Green Eggs and Inspiration

Wednesday, August 05, 2015
I haven’t yet read What Pet Should I Get? by one of my all-time favorite authors, Theodore Geisel (better known and loved as Dr. Seuss), but I’ve read plenty about the book, and I think what struck me most was this little tidbit about Geisel:

Apparently, his first manuscript, And To Think That I Saw It On Mulberry Street, was turned down by a passel of publishers, and as the story goes, he was heading home to dispose of the manuscript once and for all when he ran into a college acquaintance who worked in publishing. “If I had been walking down the other side of Madison Avenue,” said Geisel, “I’d be in the dry-cleaning business today.”

But I don’t believe that.

Oh, I believe that Geisel made that statement. I just don’t believe he would’ve given up that day. I believe he possibly could’ve gone home and burned his manuscript out of frustration—I mean, what writer hasn’t ripped a manuscript to shreds? (Or deleted an entire file?) But walk away from his stories, never to write again?

Nope. I just can’t see that happening.

Of course, lots of writers quit. It’s too hard, too demanding, too time-consuming, too whatever. But there are just as many writers who don’t quit, who put butt-in-chair to work, or attend conferences to network and learn, who suffer the ignominy of defeat and pick themselves up and try, try again. Because the idea of giving up on that story, walking away from that desire to share a story is out of the question.

That desire propels a writer. Gets her or him up at the crack of dawn to wrangle words, or to sit at the keyboard long after sane people have gone to bed. To revise, rework, resubmit until at last—at long last!—publication arrives!

Geisel’s subversive story-telling is as fresh today as it was back in 1937. Yep, in 1937 And To Think That I Saw It on Mulberry Street was published after a chance meeting on Madison Avenue. But I’ll bet you dollars to doughnuts that Theodore Geisel would’ve made it someday, no matter which direction he’d been going down that street. He had too many stories that needed writing, needed sharing.

So keep at it! And with apologies to Dr. Seuss, I offer this sentiment from a forever fan (better known and sorta liked as Cathy C. Hall):

Your day is coming, just stick to your plan. If you want to be published, believe that you can. Work hard at your craft; you know you can do it. Write up your stories—put your heart and soul to it! (But look up when you’re walking down any old street. You never know whom you might possibly meet!)

~Cathy C. Hall


Sioux Roslawski said...

That little ditty at the end sounds so Suess-like. Are you sure you and Dr. Suess didn't work together, or have something going on between the two of you? ;)

Yeah, fate does sometimes rear its head to save the day or bolster spirits. But persistence and perseverance (along with buckets of brilliant talent) go a long way.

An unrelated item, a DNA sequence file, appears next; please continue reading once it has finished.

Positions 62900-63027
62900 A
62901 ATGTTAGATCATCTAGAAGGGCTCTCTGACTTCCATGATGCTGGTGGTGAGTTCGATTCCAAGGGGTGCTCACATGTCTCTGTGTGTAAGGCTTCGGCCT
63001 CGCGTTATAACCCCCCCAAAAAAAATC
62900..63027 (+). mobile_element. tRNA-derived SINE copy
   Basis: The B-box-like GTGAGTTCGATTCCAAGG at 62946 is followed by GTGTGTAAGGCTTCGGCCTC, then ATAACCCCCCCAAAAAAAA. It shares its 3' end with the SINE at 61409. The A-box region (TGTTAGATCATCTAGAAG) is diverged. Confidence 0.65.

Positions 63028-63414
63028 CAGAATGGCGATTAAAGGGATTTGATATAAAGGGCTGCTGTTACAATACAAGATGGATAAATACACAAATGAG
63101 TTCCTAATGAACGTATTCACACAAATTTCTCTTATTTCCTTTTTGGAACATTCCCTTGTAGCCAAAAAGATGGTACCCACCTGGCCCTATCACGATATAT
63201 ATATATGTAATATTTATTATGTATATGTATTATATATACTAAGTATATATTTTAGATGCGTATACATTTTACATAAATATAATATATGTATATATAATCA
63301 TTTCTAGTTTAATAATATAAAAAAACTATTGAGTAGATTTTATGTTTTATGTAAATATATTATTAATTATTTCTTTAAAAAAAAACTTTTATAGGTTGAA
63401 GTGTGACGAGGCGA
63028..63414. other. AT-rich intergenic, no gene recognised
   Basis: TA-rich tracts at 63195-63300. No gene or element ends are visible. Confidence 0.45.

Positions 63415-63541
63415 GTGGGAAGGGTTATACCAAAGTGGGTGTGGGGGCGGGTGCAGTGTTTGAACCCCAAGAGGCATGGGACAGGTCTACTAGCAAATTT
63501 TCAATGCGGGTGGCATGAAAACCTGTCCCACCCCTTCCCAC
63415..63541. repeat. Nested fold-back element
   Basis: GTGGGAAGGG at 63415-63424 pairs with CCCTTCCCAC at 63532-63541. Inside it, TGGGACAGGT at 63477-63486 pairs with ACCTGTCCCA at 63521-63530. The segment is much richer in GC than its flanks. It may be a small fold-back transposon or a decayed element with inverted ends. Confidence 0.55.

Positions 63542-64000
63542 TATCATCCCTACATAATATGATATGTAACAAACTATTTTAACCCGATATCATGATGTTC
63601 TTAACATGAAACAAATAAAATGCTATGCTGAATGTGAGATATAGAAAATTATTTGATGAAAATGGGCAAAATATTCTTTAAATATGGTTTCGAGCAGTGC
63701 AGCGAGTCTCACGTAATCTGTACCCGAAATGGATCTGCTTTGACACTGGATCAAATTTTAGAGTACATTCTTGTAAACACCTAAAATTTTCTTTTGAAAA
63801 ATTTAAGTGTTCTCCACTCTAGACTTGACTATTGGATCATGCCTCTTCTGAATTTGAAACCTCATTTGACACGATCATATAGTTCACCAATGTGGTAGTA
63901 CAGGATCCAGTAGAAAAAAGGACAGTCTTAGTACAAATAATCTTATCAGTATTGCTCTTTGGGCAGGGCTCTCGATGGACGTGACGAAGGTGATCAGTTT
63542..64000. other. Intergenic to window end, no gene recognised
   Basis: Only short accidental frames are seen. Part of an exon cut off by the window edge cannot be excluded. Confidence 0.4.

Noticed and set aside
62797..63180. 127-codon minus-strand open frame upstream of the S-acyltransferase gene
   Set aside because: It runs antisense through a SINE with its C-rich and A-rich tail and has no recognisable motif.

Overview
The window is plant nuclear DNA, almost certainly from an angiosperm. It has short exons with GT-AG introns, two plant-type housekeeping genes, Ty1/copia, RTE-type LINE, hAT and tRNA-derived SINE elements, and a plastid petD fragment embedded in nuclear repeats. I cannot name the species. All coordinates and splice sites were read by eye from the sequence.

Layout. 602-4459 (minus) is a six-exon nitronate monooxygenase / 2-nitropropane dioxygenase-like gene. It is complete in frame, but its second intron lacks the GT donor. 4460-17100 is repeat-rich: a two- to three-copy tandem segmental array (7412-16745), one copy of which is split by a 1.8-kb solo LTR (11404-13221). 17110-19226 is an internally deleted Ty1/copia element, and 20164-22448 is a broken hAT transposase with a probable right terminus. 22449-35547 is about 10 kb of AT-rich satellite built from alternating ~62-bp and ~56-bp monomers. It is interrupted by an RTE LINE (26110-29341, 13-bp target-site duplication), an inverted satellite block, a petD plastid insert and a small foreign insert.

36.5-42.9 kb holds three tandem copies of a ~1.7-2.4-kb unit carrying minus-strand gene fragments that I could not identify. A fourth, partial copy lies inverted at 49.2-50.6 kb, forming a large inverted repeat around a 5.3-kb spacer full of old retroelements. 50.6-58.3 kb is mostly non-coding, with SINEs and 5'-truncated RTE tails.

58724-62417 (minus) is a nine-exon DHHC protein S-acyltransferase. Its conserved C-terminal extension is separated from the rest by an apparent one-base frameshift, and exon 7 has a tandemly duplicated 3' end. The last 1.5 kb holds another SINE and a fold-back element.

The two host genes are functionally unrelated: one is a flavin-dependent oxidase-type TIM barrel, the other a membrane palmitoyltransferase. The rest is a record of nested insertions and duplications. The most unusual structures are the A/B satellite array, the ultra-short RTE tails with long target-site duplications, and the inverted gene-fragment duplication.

Thanks for the post, Cathy. Perhaps we should make a habit of criss-crossing the street, back and forth? We never know who we might run into... we never know what encounter will change our lives forever.

Cathy C. Hall said...

Absolutely, Sioux! Come to Atlanta and we'll walk the streets!

Um, you know, that sounded way better before I actually wrote it down...:-)

Sioux Roslawski said...

Streetwalkers? My writing is not bringing in piles of cash, but I don't think me--in fishnet stockings, a mini skirt and a crop top--would bring in much money either. ;)

Linda O'Connell said...

Dr. Seuss knew how to toy with language, and kids of all ages loved him. Your wise poem would do him proud. You two in cahoots?

Margo Dill said...

I think we could just call you--Dr. Hall. :)

Unknown said...

I love hearing synchronicity stories like this. But I'm with you, Cathy. The good Dr. Seuss may have discarded that one manuscript, but I seriously doubt he would have ended up doing dry cleaning.

Loved your ending -- very inspiring and oh so Seussical!

Lisa Ricard Claro said...

First, that poem is brilliant. Second, I had never heard the dry cleaning story, but it makes a good point. And third, you reminded me of something said at conference a couple years ago regarding how hard it is to hang tough and keep working, keeping trying, even in the face of rejection---the speaker said maybe all those road blocks are there to stop the people who don't want it as badly as you do. Because it IS easier to quit, and so many do. As the saying goes, if it were easy, everyone would be able to do it. I think one of the biggest mistakes people make is to quit too soon. Because as you and Seuss pointed out, you never know who is walking on your side of the street.

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